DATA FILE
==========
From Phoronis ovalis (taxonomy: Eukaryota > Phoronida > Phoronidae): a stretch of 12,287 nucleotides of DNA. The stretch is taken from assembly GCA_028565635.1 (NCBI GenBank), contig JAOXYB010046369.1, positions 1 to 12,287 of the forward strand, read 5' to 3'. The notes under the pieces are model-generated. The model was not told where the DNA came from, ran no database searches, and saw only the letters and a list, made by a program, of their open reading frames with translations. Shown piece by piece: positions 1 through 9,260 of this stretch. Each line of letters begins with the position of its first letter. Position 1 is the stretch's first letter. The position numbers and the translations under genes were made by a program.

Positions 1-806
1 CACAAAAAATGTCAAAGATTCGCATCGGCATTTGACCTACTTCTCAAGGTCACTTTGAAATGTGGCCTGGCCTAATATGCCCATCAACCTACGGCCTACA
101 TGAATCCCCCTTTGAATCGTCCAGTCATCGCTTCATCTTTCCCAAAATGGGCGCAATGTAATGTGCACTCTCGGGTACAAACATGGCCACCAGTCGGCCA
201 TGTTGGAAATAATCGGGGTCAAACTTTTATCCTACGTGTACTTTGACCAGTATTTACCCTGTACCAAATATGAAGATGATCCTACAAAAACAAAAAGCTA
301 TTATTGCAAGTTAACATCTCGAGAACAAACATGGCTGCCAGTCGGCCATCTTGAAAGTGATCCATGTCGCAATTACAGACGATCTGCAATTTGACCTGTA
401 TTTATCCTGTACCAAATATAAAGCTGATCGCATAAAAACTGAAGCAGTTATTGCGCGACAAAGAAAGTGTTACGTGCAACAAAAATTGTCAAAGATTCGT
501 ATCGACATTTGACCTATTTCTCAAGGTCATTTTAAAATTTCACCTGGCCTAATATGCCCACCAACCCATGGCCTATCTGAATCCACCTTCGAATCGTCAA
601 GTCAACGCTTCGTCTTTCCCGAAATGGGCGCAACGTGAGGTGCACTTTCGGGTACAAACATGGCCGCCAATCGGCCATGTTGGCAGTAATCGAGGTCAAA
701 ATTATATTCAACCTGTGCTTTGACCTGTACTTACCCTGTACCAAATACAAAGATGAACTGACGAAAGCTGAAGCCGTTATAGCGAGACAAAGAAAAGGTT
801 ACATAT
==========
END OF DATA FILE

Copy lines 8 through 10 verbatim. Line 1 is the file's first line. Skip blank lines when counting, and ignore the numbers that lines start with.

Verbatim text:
501 ATCGACATTTGACCTATTTCTCAAGGTCATTTTAAAATTTCACCTGGCCTAATATGCCCACCAACCCATGGCCTATCTGAATCCACCTTCGAATCGTCAA
601 GTCAACGCTTCGTCTTTCCCGAAATGGGCGCAACGTGAGGTGCACTTTCGGGTACAAACATGGCCGCCAATCGGCCATGTTGGCAGTAATCGAGGTCAAA
701 ATTATATTCAACCTGTGCTTTGACCTGTACTTACCCTGTACCAAATACAAAGATGAACTGACGAAAGCTGAAGCCGTTATAGCGAGACAAAGAAAAGGTT